On the morning of November 30, 2012, a large train derailed shortly after partially crossing a rail bridge over Mantua Creek in Paulsboro, Gloucester County, New Jersey. The rail bridge collapsed, and part of the train plunged into Mantua Creek. The derailment ruptured at least one tanker car on the train that was loaded with a hazardous material, which has been reported to be vinyl chloride. Some other tankers on the derailed train also were carrying the same chemical, according to state and federal environmental officials. This event forced the evacuation of more than 400 area residents. As I write this blog post, the cleanup process and the derailment investigation are ongoing, the evacuation remains in effect, and residents are, understandably, quite concerned about the situation.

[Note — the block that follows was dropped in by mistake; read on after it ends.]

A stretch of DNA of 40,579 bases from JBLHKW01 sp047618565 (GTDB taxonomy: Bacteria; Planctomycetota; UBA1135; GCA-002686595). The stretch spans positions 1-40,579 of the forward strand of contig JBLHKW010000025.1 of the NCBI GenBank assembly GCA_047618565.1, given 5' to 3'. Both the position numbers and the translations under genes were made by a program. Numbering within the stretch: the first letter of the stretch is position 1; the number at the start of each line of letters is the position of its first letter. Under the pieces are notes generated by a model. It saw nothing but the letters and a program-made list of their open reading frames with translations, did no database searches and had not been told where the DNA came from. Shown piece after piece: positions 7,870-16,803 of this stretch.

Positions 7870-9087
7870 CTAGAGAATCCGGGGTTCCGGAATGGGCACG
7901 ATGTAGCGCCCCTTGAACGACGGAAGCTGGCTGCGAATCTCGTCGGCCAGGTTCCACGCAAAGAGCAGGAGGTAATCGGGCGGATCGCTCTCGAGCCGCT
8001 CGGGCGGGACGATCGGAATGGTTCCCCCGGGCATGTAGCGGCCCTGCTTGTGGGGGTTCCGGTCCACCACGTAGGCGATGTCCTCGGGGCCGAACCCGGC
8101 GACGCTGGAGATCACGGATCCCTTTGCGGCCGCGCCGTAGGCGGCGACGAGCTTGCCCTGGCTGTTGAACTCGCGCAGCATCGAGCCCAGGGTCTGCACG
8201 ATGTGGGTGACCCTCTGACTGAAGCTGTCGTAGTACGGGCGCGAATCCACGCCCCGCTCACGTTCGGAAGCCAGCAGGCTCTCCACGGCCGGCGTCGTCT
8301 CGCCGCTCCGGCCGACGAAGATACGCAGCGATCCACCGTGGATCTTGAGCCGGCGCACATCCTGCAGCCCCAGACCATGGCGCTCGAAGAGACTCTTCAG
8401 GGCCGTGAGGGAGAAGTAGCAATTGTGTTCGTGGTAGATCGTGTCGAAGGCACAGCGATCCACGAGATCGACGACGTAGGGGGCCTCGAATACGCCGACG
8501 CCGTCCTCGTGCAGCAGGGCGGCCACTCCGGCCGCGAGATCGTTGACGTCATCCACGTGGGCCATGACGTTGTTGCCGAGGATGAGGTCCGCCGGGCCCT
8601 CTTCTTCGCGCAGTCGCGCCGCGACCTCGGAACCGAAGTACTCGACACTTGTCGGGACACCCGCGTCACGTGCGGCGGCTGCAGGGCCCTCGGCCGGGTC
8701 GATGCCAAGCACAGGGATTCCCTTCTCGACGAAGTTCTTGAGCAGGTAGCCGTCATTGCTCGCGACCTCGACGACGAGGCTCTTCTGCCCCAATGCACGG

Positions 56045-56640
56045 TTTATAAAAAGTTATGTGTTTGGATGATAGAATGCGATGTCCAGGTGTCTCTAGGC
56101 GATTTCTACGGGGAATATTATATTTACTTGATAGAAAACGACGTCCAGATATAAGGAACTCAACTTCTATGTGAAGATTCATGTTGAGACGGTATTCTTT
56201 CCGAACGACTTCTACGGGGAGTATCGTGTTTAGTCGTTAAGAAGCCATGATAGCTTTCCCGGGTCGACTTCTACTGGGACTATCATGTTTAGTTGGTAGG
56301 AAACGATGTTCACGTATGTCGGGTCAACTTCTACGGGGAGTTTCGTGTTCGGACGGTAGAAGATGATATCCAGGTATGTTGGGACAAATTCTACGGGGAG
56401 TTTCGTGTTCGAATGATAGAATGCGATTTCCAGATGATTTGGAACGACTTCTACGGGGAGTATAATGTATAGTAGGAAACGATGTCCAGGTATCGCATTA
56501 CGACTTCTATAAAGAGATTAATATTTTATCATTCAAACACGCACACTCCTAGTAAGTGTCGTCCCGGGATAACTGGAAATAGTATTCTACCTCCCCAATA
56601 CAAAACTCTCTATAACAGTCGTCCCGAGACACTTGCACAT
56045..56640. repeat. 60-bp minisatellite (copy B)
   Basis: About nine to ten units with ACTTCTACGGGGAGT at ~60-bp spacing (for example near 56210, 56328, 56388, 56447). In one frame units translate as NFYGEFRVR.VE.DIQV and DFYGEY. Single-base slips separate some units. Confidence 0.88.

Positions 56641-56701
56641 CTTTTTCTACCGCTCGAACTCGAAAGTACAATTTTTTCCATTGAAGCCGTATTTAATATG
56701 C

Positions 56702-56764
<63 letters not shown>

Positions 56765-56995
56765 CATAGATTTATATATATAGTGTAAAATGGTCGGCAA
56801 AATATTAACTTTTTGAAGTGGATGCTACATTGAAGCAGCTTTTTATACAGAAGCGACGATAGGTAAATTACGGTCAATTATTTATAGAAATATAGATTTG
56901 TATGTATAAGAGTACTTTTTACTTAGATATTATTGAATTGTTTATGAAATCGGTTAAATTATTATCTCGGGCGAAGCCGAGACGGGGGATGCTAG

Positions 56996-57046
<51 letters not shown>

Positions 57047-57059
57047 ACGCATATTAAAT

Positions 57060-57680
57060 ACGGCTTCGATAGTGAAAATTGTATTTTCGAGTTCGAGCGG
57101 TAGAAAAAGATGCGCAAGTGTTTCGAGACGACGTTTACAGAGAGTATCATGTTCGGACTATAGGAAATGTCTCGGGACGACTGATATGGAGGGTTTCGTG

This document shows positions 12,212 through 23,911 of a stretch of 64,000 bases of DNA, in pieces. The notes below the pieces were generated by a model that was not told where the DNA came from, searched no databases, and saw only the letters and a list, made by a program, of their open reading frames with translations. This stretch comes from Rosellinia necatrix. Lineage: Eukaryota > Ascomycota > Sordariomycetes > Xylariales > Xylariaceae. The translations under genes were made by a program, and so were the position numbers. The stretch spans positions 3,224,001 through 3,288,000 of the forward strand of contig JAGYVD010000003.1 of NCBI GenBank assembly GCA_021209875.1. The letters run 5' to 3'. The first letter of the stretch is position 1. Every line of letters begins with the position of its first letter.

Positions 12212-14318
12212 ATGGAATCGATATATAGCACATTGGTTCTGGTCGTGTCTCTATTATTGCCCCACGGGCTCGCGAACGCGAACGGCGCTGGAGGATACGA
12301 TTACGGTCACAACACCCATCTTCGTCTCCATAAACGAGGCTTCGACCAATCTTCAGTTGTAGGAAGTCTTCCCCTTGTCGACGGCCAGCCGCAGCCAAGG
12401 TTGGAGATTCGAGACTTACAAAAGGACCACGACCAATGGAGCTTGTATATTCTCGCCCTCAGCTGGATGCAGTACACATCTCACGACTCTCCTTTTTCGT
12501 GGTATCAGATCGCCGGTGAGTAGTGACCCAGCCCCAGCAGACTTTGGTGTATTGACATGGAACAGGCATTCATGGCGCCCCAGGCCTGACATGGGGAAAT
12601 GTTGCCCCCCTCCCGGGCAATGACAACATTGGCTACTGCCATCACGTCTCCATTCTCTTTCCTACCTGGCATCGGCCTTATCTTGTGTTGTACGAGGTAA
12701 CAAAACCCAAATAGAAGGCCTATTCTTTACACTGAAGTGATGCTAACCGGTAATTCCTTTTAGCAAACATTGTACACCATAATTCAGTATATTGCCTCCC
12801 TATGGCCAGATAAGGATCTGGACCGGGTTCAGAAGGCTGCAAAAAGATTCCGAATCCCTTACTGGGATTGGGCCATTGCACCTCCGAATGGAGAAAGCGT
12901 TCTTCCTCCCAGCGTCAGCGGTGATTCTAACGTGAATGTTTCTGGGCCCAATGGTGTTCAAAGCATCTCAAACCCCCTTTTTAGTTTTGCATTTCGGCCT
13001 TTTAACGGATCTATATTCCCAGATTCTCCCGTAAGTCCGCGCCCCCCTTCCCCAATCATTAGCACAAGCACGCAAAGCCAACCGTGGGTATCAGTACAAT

The exact cause of the train derailment and the effects of it remain under investigation. During a recent information session for the community, some local residents have criticized state and federal authorities for not providing timely information concerning this hazardous materials incident. The most common questions from residents have concerned air monitoring, environmental information, the type of long-term effects the vinyl chloride would have on the community, community assistance, and community protection. Several residents went to hospitals on November 30th for health complaints related to the inhalation of vapors from the hazardous and potentially-lethal materials, chemicals, and vapors that leaked from the ruptured tankers on the train. As a lifelong resident of Gloucester County (and specifically an area that is in close proximity to the site of the derailment), I take these health and environmental issues seriously. If you or anyone you know has been harmed or injured as a result of the effects of this train derailment, contact me to discuss your situation. I am hopeful that no one will have to call me, but if the need arises, I am here to help.